Pyrrhon - What Passes for Survival
Avant-Garde Death Metal
9 songs (45:17)
Release year: 2017
Pyrrhon, Willowtip
Reviewed by Goat
Archive review

Anti-capitalist technicians Pyrrhon impressed the hell out of former comrade Charles on their first two albums, taking death metal and twisting it into impressive new forms. As the band have progressed they've turned toward more chaotic and jazzy forms, the gliding tech-death grooves of debut An Excellent Servant but a Terrible Master being retuned toward atonal avant-garde noise rock on The Mother of Virtues. You can tell that even that wasn't enough for the band as What Passes for Survival is not so much a listen as an ordeal at moments; taking all the elements that made their admittedly unique sound and throwing them into a blender. The resulting racket is a rotten, lumpy soup, throwing you from one extreme to the other, closer to grind than what is generally thought of as technical death metal. This is, of course, very technical regardless, particularly if you focus on the (absurdly good) drumming and guitars, somewhere between (later) Brutal Truth and (older) Cattle Decapitation with screechy riffs and solos that sound like Gorguts covering Captain Beefheart. Each instrument is remarkable, even the clearly audible bass courtesy of Erik Malave (ex-Imperial Triumphant). And, of course, Doug Moore's vocals which act as an instrument in their own right at moments as he screams and roars, at other points forming the dying moans of a man drowning in sludge, such as that final disgusting gurgle on The Invisible Hand Holds a Whip.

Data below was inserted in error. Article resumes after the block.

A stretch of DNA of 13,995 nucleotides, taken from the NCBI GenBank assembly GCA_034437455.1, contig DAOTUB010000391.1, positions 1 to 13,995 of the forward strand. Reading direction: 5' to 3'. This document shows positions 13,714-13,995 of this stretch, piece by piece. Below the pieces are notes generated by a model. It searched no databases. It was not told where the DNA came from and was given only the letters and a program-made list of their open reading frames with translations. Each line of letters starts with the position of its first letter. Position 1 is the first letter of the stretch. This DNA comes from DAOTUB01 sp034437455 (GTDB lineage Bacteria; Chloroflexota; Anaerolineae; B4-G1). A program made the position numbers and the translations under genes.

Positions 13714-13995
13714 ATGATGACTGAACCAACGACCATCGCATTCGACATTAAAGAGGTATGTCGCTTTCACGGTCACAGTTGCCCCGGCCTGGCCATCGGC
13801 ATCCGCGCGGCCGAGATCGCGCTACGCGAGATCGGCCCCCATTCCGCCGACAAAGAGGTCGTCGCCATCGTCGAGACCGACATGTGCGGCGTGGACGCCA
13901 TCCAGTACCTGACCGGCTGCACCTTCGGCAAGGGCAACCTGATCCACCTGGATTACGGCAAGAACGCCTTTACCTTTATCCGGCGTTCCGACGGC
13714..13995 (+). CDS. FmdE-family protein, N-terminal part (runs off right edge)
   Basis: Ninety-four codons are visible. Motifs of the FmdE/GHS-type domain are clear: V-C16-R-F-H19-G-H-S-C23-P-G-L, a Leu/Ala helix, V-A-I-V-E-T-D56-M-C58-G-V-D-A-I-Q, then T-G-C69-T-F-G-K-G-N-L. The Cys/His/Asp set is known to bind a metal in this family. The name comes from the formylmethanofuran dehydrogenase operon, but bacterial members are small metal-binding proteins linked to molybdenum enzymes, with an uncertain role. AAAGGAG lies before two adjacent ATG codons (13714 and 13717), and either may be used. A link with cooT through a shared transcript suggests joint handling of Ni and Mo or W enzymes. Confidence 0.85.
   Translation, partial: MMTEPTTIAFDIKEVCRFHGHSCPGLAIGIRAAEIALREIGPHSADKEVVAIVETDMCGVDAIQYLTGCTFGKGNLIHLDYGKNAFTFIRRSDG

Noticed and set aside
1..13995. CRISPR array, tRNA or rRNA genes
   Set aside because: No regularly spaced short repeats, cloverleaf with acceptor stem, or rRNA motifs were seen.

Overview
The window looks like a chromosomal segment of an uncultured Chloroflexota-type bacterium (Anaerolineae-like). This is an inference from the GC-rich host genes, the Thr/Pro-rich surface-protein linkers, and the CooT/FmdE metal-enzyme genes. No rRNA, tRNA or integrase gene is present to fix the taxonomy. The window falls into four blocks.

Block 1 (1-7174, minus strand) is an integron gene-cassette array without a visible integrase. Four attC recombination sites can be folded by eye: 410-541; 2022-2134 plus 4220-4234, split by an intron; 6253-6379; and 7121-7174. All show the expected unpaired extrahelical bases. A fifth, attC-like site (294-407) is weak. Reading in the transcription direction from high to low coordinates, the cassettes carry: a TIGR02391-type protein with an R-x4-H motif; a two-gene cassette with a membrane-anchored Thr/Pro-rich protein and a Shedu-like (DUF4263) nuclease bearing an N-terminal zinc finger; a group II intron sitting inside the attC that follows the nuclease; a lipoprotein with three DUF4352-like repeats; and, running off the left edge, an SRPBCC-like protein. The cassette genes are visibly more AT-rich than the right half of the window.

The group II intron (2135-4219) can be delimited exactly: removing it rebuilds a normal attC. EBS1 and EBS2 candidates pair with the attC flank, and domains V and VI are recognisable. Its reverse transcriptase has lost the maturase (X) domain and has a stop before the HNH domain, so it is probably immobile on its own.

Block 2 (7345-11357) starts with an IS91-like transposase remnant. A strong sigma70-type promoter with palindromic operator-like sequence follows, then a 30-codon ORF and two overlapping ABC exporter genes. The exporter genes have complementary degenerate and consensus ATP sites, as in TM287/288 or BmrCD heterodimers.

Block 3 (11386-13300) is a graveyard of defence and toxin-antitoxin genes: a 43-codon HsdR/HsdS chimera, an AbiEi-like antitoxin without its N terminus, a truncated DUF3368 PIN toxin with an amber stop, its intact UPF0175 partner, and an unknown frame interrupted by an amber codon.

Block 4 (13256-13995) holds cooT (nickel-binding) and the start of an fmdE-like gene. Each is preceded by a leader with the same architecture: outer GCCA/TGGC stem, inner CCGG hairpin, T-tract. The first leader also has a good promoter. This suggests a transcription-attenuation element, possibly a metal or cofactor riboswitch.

It is exhausting music to listen to, even for a metalhead. Initial listens will leave you like the starving dog on the album artwork, crouched in bewildered fear. Yet as you listen further and grow used to the careering rush of anger, you'll find the depths here. The lyrics, for one, are eminently readable, taking on everything from black metal aesthetics on Goat Mockery Ritual ("Incant thy prayer to pseudo-profundity/Inverted crosses confess thy pontiff envy") to, erm, music criticism on Trash Talk Landfill, and managing to do so without coming across as bitter misunderstood artistes, too! There's none of the immature charm of Cephalic Carnage, however; no winks at the listening audience to let them know that Pyrrhon are in on the joke. This is deadly serious, musically and lyrically. Proggy three-part triptych The Unraveling is a scouring blast, none of the pieces over two and a half minutes long but packing in the humourless bile nonetheless. The slower-paced Tennessee is a wonderful dip into doomier terrain, unstructured sludge for the most part but building into a faster, crunchier second half. And twelve-minute finale Empty Tenement Spirit is the spiritual marriage of Bob Dylan and Napalm Death, a poetic yet furious tumbling trawl that turns introspective and almost post-metal around the four-minute mark, surprisingly and carpet-tuggingly beautiful after so much intense ugliness. The true face of the band soon returns, sludgy grooving scrapes with technical flurries between as Moore screeches and retches, ending in crashing percussion. It's a soul-crushing end to an album that sounds like The Mother of Virtues on steroids, a disorienting raging diatribe that simply must be heard whether you agree with the band's preaching or not. Pyrrhon are the opposite of a pleasant listen but one of the true originals around today.

Killing Songs :
The Happy Victim's Creed, Goat Mockery Ritual, Tennessee, The Unraveling
Goat quoted 90 / 100
Other albums by Pyrrhon that we have reviewed:
Pyrrhon - Abscess Time reviewed by Goat and quoted 75 / 100
Pyrrhon - The Mother of Virtues reviewed by Charles and quoted 88 / 100
Pyrrhon - An Excellent Servant But a Terrible Master reviewed by Charles and quoted 87 / 100
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